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Crime statistics doubts adding up

June 30, 2003

The suspicions that the Police Department is downgrading crime statistics are, at this point, only anecdotal.

Some of it is fomented by the Patrolmen's Benevolent Association to support its own agenda.

Nonetheless, the evidence keeps on coming.

The PBA says the 50th Precinct's union delegate was transferred from the Bronx to Queens because he defended a police officer who refused to downgrade the attempted theft of $1,800 in merchandise from a felony to a misdemeanor.

A former police official tells Newsday he personally had to call the desk sergeant at the 61st Precinct in Brooklyn to report a theft of $5,000 because detectives refused to take the victim's complaint.

A former Brooklyn precinct commander allegedly discouraged robbery complainants by insisting the complaints be taken only by detectives at the precinct, not by the officers responding to the robbery.

A Manhattan squad commander last week told Newsday, "Many victims are talked out of filing complaints [because] they have told their story to three or four precinct-level cops and bosses who question them with an eye to sculpting the victim's story to fit the criteria of a downgrade."

A retired squad commander says that after some complaints are thrown out, the original complaint number is used for another complaint, eliminating the paper trail for the first one.

The Police Department acknowledges it is investigating allegations that a retired sergeant doctored crime statistics in the 10th Precinct by preparing two sets of books but claims the number of downgraded crimes is minuscule.

So why are there so many allegations about the department downgrading crimes?

The reason is COMPSTAT, the department's computerized statistics program, which, since its inception in 1994 under former Mayor Rudolph Giuliani and former Police Commissioner Bill Bratton, has changed the department's culture no less than the Knapp Commission did in the 1970s.

That is no small feat - and no exaggeration.

And as a former deputy commissioner says, "It is certainly not a bad thing."

Indeed it isn't. Just as the the Knapp Commission ended the department's systemic corruption, so has COMPSTAT led to an accountability about crime that continues a decade later.

Many feel that one reason Police Commissioner Ray Kelly took a half-million-dollar pay cut from the private sector to return as police commissioner was to prove he could reduce crime as effectively as Bratton.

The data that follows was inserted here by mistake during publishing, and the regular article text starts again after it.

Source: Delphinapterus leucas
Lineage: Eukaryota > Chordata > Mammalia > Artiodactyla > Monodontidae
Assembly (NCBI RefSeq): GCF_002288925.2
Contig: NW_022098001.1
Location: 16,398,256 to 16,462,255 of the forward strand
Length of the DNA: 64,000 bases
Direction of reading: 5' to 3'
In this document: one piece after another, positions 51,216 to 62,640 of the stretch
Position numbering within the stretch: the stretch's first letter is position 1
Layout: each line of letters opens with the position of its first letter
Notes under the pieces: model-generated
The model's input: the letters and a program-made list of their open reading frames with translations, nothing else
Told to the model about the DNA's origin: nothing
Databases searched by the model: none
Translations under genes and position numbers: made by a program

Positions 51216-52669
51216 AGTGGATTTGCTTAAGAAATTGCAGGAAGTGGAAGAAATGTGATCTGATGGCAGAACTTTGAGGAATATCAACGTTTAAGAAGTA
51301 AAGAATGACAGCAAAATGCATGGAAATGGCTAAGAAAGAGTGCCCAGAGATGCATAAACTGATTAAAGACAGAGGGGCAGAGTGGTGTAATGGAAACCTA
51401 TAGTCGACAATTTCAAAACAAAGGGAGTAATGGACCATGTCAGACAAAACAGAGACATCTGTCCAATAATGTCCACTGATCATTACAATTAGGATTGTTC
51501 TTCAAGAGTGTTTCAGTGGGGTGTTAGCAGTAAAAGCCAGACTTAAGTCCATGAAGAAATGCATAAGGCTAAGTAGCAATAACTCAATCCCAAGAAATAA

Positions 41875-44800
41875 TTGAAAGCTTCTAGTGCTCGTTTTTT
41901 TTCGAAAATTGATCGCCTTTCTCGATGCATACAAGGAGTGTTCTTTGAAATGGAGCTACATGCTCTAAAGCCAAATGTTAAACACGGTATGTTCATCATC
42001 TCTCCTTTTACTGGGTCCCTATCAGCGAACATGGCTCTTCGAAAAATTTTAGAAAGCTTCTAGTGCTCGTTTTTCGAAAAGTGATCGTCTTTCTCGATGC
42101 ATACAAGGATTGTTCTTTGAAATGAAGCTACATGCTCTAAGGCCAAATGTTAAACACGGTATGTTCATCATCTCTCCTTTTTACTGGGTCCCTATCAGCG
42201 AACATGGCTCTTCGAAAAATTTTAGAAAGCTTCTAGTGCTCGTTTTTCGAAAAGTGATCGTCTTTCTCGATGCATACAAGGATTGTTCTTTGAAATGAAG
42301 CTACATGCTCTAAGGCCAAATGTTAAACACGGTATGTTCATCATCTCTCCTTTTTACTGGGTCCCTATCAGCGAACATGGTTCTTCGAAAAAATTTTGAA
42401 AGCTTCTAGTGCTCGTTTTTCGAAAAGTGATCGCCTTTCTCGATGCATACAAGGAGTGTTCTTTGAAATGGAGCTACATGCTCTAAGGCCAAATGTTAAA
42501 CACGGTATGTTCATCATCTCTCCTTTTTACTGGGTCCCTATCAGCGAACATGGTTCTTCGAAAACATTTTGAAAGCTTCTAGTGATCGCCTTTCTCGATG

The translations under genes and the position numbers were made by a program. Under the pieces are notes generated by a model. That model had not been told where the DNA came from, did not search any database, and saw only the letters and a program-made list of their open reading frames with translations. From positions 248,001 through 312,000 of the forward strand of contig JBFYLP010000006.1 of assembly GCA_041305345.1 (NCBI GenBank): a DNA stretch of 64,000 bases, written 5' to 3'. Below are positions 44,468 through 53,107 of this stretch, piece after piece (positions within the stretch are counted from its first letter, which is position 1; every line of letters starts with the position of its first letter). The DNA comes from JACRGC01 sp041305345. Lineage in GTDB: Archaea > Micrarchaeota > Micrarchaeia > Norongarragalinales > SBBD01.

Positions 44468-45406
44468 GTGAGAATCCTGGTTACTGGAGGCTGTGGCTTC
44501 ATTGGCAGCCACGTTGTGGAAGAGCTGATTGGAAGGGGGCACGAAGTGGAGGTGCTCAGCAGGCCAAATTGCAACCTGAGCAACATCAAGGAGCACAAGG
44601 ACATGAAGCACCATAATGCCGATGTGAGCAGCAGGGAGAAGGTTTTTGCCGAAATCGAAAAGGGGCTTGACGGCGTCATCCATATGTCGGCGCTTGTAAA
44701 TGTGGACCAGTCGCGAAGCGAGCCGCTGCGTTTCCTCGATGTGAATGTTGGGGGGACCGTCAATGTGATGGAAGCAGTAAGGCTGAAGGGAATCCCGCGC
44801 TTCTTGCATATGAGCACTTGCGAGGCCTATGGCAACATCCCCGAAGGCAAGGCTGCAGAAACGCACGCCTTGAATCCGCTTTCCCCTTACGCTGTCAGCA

But just as the Knapp Commission had a negative side-effect, so has COMPSTAT.

In cracking down on corruption, the department during the 1970s and 80s limited uniformed officers from making narcotics arrests. It limited their vulnerability to corruption, but it also led to a two-decade explosion in crime.

COMPSTAT's success has made crime reduction a political issue as never before. This makes department commanders vulnerable to doctoring statistics.

"COMPSTAT's negative fallout is that the mayor knows that everyone is waiting around for crime to rise," said another former deputy commissioner.

Mayor Michael Bloomberg, he said, "knows there are 15 Democrats waiting for a chink in the armor and that Bratton, who by then will probably be fired as police chief of Los Angeles, will return to advise the leading mayoral opponent as he did Mark Green in 2001."

No one seems more aware of this than Kelly, who begins virtually all in-house news conferences with a positive crime statistic.

Many he has offered are misleading or statistically insignificant - such as a reduction in a current week's homicides compared with the same week the year before.

Last week, Kelly wrote in the Daily News: "It is curious that commentators waited until now to express alarm about a modest midyear uptick in murders but remained silent in 1999 and 2000 when homicides increased for two successive years."

Says the second former deputy commissioner: "If you don't answer the charges, they take a life of their own. The media is driving this. You don't see community groups complaining. Kelly has to respond. He has no alternative."

Our Man in Baghdad [con't]. Temperatures must have been too hot in Baghdad last week for former Commissioner Bernard Kerik, who returned stateside for some R and R.

One Police Plaza Confidential was unable to confirm "chatter" between Kerik and the Police Foundation's Pam Delaney that the real reason for Kerik's trip was to pick up a dozen Bernie-busts of himself to replace toppled statues of Saddam Hussein.

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© 2003 Newsday, Inc. Reprinted with permission.